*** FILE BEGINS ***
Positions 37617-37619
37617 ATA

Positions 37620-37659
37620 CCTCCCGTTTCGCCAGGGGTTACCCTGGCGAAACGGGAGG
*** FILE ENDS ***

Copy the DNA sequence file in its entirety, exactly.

Positions 37617-37619
37617 ATA

Positions 37620-37659
37620 CCTCCCGTTTCGCCAGGGGTTACCCTGGCGAAACGGGAGG